Starting in the late 1850s there was a massive influx of thousands of diggers in a series of gold rushes.
In 1908 Aboriginal Reserves, termed "homes", were established at Stoney Gulley near Kyogle and at Muli Muli, near Woodenbong. There the Githabul were expected to live "on their own land" and were reported as being treated by "blundering officialdom in a callous inhuman manner", made to live in windowless and leaky "hovels" on poor rations. For a while the Githabul persisted in maintaining camps throughout the region. In 1936 the Aborigines Protection Act allowed any Aboriginal to be removed by court order to a reserve. Managers were installed, and "heathen practices" (such as corroborees) and speaking their language prohibited. In some instances families were rounded up with stockwhips. In 1940 Stoney Gulley was sold by the Welfare Board to local farmers and the Githabul moved to Muli Muli.
Initially land clearing and logging was associated with the squatters. In the 1840s Red Cedar-cutters began working their way up the rivers from the coast in search of the "red gold". Logging extended into the Border Ranges in the 1880s as Red Cedars became scarce elsewhere. Sawmills were established in the region in the early 1900s to log Hoop Pine and select rainforest species. State Forests began to be established in 1909. As Hoop Pine became scarce the Urbenville Reafforestation Project was launched in 1939 with the aim of clearfelling of rainforests on the basalt plateau and converting them into Hoop and Bunya Pine plantations. Forest clearing and logging intensity rapidly accelerated as settler populations increased, farming practices changed and technologies advanced.
In 1995 the Githabul People lodged a native title claim over 140,600 hectares of their country. It took over 11 years for the Githabul's native title rights in nine national parks and 13 state forests to be recognised by the Federal Court in 2007. An indigenous land use agreement (ILUA) between the Githabul People, the Githabul Nation Aboriginal Corporation and the NSW Government was signed in 2007. It was largely a symbolic recognition, with non-exclusive rights to hunt, fish, and gather for traditional purposes, protection of culturally significant areas, a say in management of national parks and 4 indigenous persons positions with NPWS. They were granted ownership of 102 ha of their former lands.
The ILUA only provided the Githabul with an opportunity to be consulted about the management of the State Forests. Regrettably in the wake of repeated and intensifying logging, weeds (notably lantana) have invaded and the ecological processes in large areas of the remnant forests are in collapse. The lantana smothers the understorey and stops the trees regenerating, while the altered ecosystem has favoured the native Bell Miners, allowing them to proliferate and aggressively exclude most other native species. This in turn has allowed sap-sucking insects, called psyllids, to proliferate to the point where they are draining the life out of the surviving eucalypts. Large areas of these precious forests are now in terminal decline, with seas of lantana overtopped by dead and dying trees spreading like cancer. Each logging event compounds the problems.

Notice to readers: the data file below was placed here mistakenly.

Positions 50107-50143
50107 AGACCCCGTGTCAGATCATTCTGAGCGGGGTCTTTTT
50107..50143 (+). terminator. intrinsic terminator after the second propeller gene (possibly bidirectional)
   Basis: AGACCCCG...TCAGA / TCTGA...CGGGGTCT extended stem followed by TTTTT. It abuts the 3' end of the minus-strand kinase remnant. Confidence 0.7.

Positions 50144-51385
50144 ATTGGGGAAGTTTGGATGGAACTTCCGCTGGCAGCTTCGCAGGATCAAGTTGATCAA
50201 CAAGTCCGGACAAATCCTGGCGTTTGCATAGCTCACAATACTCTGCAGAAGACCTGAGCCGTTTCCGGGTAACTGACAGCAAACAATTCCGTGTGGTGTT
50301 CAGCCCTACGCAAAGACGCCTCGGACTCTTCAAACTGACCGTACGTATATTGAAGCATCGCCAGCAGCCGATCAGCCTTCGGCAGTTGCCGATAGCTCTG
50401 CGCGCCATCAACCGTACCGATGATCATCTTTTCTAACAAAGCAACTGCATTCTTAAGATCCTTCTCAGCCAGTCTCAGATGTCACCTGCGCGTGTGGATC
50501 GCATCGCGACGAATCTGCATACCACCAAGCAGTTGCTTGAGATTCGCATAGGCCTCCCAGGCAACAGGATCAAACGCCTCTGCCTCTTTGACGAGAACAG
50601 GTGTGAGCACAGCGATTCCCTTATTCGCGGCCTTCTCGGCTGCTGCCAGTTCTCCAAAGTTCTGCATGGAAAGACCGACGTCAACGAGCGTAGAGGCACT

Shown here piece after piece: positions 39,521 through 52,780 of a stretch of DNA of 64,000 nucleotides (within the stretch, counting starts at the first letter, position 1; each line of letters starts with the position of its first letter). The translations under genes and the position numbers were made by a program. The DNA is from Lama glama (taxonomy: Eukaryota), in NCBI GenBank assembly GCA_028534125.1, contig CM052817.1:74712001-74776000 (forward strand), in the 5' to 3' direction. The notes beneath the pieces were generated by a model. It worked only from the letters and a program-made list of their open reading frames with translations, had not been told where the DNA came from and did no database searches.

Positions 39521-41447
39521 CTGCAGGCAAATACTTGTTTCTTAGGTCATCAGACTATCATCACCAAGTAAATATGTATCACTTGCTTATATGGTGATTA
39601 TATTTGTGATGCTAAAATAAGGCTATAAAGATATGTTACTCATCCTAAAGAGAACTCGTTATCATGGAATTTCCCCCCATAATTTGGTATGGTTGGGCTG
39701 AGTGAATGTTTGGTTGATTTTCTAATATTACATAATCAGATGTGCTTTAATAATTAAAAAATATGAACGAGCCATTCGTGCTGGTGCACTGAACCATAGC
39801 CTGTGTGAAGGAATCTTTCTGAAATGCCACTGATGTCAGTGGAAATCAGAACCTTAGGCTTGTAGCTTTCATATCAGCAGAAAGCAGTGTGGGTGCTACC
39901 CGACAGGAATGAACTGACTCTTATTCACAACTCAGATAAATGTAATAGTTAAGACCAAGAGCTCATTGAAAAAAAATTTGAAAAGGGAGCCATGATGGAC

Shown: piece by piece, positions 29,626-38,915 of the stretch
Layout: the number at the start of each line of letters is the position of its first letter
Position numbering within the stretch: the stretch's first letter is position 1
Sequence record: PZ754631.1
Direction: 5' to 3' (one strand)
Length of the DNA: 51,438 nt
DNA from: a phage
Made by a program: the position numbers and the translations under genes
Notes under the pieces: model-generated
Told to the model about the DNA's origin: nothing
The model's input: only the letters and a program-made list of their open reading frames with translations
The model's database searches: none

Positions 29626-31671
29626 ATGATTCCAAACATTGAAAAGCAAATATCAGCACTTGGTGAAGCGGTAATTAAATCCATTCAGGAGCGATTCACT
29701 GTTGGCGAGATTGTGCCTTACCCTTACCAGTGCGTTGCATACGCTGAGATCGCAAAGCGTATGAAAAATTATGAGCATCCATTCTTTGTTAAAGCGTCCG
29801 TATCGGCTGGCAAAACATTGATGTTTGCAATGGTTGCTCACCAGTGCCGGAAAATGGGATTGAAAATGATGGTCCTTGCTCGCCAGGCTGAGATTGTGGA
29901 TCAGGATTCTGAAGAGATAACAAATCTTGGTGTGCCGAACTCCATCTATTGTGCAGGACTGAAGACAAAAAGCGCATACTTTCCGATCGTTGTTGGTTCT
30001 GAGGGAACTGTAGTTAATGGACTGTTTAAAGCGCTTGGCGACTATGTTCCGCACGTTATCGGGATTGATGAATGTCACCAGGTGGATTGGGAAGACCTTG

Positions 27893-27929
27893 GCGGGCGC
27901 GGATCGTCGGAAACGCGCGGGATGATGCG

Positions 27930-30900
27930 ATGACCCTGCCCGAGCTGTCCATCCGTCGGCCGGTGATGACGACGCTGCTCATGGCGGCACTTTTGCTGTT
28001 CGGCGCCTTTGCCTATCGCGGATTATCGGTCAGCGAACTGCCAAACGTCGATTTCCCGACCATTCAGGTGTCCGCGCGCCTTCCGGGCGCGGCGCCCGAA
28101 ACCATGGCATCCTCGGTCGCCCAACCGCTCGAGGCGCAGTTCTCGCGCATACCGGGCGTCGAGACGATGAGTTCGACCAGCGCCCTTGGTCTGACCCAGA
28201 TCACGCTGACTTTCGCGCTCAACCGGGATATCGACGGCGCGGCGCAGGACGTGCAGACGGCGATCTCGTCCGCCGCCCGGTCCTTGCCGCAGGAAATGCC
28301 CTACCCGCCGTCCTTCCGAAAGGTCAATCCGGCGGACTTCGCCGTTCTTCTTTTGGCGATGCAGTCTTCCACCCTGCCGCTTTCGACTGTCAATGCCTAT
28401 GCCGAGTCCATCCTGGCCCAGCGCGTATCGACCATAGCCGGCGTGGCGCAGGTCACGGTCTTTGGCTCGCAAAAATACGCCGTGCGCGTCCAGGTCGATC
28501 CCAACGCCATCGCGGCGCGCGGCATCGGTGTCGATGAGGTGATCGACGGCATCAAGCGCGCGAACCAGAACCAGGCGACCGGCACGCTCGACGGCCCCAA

As logging continued and dieback expanded it became too much for the Githabul and in 2016 they blockaded a logging operation and stopped all logging in 29,700ha of State Forests on their country. They are now in dispute with the NSW Government over their ILUA.
Despite this the NSW and Commonwealth Governments are now intent on issuing Regional Forest Agreements, and Wood Supply Agreements to mill owners, to lock in logging of these publicly "owned" State Forests for the foreseeable future - ignoring the Githabul Tribe's hopes and aspirations, while guaranteeing more decades of gross mismanagement by the Forestry Corporation.
In 2018 a consortium of the Githabul Tribe and NSW Conservation groups signed a Memorandum of Understanding with the intent of:
Transferring care and control of 29,700ha State Forests for which Githabul Native Title rights are recognised, from the NSW Government to the Githabul Tribe.
Preparing a comprehensive Plan of Management to safeguard conservation and cultural values and prioritise rehabilitation works.
Obtaining State and Commonwealth funding for a comprehensive 15 year rehabilitation plan to arrest and repair forest dieback on Crown lands as part of a Githabul Caring for Country program.
Creating more NPWS positions and training for Githabul Working on Country in National Parks in the Kyogle area.
Transferring the care and control of Crown lands around the Tooloom Falls Aboriginal Place to the Githabul Tribe.
Assisting in the establishment of a Githabul Cultural and Tourism Centre on their land at Roseberry Creek.
Obtaining World Heritage Listing for qualifying National Parks in the region.
We have written to the NSW and Commonwealth Governments, and various aspiring politicians, asking them to support this initiative, which is more fully outlined in our letter to Premier Gladys Berejiklian
The community fought hard in the late 1970s and early 1980s to protect rainforest and in the late 1980s and 1990s to protect oldgrowth forests. These were mapped in the Comprehensive Regional Assessment under the supervision of all agencies and key stakeholders in an open and transparent process involving an Old Growth Expert Panel in 1998.